6.1       Procedures in respect of suspension

Where a preliminary assessment of the facts confirms serious misbehaviour that could warrant suspension, the school will observe the following procedures:

  1. The principal will review the case in consultation with members of the staff involved, with due regard to records of previous challenging behaviour, their pattern and context, reductive consequences and other interventions used and their outcomes, and any relevant medical information.
  2. The student’s parents/guardians will be informed by phone or in writing and invited to a meeting at the school with the principal and class teacher to discuss their child’s behaviour.
  3. A student will not be suspended for more than three days, except in exceptional circumstances where the principal considers that a period of suspension longer than three days is needed in order to achieve a particular objective.
  4. If a suspension longer than three days is proposed by the principal, the matter should be referred to the Board of Management for consideration and approval, giving the circumstances and the expected outcomes.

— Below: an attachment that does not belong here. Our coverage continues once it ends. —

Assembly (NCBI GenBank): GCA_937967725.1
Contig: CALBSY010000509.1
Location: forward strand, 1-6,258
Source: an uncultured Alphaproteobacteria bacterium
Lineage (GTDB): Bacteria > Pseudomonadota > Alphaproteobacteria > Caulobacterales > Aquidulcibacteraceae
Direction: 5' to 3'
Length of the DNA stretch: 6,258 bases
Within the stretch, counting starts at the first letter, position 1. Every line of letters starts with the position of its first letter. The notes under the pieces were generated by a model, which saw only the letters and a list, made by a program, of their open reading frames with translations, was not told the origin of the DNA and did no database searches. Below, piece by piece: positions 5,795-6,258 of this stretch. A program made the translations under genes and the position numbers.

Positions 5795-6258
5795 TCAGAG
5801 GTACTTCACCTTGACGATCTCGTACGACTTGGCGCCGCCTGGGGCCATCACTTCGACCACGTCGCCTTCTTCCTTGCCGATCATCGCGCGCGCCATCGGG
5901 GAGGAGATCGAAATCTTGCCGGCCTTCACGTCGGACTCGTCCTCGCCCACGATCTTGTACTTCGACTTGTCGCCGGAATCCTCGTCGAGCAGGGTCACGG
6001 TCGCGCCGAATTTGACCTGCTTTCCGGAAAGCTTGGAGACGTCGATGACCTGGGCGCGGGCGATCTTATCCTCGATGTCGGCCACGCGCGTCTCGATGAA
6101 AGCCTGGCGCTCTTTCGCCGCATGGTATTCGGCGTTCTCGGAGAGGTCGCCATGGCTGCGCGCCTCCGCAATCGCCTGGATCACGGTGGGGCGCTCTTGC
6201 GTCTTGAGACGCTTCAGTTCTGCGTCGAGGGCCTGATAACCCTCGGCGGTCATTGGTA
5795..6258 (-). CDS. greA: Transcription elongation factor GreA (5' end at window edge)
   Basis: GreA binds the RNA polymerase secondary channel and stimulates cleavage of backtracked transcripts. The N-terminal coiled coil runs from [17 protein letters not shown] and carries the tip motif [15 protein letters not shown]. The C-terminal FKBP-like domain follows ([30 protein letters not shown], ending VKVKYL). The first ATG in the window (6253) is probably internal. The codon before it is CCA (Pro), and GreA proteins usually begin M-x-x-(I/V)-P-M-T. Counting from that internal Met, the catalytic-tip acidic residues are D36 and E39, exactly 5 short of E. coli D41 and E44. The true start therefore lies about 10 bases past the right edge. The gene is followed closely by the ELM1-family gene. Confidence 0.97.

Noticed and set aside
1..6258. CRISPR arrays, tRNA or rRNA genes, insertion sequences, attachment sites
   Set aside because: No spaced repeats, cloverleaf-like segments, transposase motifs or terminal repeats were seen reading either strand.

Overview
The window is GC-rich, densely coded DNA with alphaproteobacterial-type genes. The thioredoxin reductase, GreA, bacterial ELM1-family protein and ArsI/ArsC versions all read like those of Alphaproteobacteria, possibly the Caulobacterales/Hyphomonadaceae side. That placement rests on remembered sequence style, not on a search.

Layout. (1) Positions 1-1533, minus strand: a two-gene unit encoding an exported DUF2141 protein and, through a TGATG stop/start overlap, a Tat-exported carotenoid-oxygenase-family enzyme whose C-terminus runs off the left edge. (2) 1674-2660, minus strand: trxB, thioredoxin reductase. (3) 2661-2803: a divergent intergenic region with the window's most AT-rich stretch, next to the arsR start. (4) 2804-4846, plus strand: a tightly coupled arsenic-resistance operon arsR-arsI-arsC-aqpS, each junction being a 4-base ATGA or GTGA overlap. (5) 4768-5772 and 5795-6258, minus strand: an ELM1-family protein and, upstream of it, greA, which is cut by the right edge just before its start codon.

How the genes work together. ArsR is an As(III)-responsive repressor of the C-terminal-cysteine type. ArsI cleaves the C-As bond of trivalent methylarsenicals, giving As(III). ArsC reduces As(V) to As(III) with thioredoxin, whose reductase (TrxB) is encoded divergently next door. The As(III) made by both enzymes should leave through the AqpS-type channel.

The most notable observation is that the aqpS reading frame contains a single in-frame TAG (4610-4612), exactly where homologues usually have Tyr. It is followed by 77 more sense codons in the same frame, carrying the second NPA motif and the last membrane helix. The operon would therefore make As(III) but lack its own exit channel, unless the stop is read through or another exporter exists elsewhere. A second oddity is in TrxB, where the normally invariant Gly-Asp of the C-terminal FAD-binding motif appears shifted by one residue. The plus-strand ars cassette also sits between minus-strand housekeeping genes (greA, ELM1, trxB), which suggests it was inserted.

5. The Board will formally review any proposal to suspend a student, where the suspension would bring the number of days for which the student has been suspended in the current school year to twenty days or more.
  6. The principal will notify the parents/guardians in writing of a decision to suspend.
  7. Parents/guardians will be informed of their right to appeal to the Secretary General of the Department of Education and Science (Education A 1999, Section 29).
  8. The principal will report all suspensions to the Board of Management, with the reasons for and the duration of each suspension. The principal is also required to report suspensions in accordance with the NEWB reporting guidelines (Education (Welfare) Act, 2000, section 21(4)(a)).